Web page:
A Phone Tree

On March 12, New York Governor Andrew Cuomo announced that due to COVID-19, all theatrical performances were canceled, effective immediately. For small off-off-Broadway companies like Flux Theatre Ensemble, engagements with audiences had to be reenvisioned. For scene designer and Flux Creative Partner Will Lowry, the shift in audience interactions presented new and interesting challenges. 

The ensemble had been developing a new play for two years, but with the closing of theatres, it became clear to him and his partners alternatives were needed with the end of the physical production. Shortly thereafter, the ensemble offered select scenes online from the play with explanations from the artists about their creative process. 

“We were trying to find something that felt like interaction when we couldn’t have live theatre,” says Lowry, assistant professor of theatre. “Many of us made this big discovery, largely due to the chat function with Zoom, though we were geographically distant, there was still this sense of shared space and of liveness. By doing the scenes this way, we had this sense we were sharing the space with the audience. We were engaging in live theatre even if we were living in separate locations.”

From these online engagements, Lowry notes the ensemble uncovered a connection between live theatre and digital media, fostering an idea to create an old-fashioned hotline with a phone tree.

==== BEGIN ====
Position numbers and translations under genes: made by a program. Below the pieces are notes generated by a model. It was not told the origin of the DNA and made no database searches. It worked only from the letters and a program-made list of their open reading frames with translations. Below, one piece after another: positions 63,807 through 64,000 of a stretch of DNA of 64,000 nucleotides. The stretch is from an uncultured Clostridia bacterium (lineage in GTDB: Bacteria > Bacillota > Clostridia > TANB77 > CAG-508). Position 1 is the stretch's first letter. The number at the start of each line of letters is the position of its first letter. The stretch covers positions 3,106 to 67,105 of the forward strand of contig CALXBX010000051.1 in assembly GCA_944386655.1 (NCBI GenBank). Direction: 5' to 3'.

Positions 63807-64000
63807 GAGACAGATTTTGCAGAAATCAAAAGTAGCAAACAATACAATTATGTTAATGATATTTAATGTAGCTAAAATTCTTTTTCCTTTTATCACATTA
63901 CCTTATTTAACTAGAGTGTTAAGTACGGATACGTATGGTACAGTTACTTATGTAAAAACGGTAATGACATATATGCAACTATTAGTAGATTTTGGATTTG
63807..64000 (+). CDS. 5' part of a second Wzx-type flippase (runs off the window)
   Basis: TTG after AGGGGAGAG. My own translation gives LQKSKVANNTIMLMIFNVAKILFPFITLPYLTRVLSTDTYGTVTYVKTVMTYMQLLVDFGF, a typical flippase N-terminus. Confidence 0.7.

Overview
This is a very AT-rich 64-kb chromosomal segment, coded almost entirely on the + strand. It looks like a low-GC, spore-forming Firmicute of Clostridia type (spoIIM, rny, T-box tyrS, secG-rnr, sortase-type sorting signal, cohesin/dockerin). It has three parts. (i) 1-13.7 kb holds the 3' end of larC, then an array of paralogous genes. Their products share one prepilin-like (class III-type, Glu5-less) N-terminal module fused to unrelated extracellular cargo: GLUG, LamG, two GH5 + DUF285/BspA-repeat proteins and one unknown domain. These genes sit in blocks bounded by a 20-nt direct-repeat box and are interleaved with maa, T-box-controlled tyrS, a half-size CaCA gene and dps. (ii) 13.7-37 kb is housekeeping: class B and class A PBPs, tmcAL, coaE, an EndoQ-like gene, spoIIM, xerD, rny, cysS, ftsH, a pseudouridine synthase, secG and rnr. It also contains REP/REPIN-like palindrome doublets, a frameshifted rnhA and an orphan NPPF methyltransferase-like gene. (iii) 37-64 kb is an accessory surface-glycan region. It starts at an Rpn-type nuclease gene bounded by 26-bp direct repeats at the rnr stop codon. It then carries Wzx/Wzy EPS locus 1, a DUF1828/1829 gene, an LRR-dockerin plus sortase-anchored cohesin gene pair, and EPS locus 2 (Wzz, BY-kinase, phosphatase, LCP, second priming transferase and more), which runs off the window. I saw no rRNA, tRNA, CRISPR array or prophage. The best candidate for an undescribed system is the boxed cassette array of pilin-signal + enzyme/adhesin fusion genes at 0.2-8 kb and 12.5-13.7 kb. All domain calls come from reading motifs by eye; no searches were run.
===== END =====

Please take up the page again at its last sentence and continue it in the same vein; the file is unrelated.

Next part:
Still in the early planning stages, Lowry and his colleagues are developing scripts with an underlying concept that people can leave something on the tree or take something as the script develops. While the hotline is not truly live as participants will not speak to a live operator, there can be dynamic qualities to it where it evolves over time, he says. 

“It’s a live, dynamic interaction with the caller. It’s part choose-your-own story, part creative engagement, and part secrets and tech. “

Also envisioned are prompts to promote interconnectivity. If one wants to leave a message for a loved one, a recording can be left on the hotline, he adds. The message will not be delivered to the loved one, but participants can lend their voice to the experience.

“If you want to just scream into the void, that’s fine. It’s about having the outlet available to do so,” he says.

While some aspects of the hotline might be purely meditative, there also might be moments where callers receive triggers to take specific actions. 

“You might call in and get a prompt that says, ‘We’ve been trying to reach you. Please press three,’ and then there are opportunities to follow a pathway and engage with someone on the hotline, leaving virtual breadcrumbs for you to follow and piece together. “ 

Lowry says they are trying to develop a virtual world, akin to table games like Dungeons and Dragons, where participants interact with virtual characters, propelled forward by following an underlying story. Participants can call in one week to follow the story, but the story will change by the following week because other participants have been shaping the story’s direction. 

Flux Theatre Ensemble produces transformative theatre that explores and awakens the capacity for change. As an ensemble-artist driven company, they believe that long-term collaboration and rigorous creative development can unite artists and audiences to build a creative home in New York.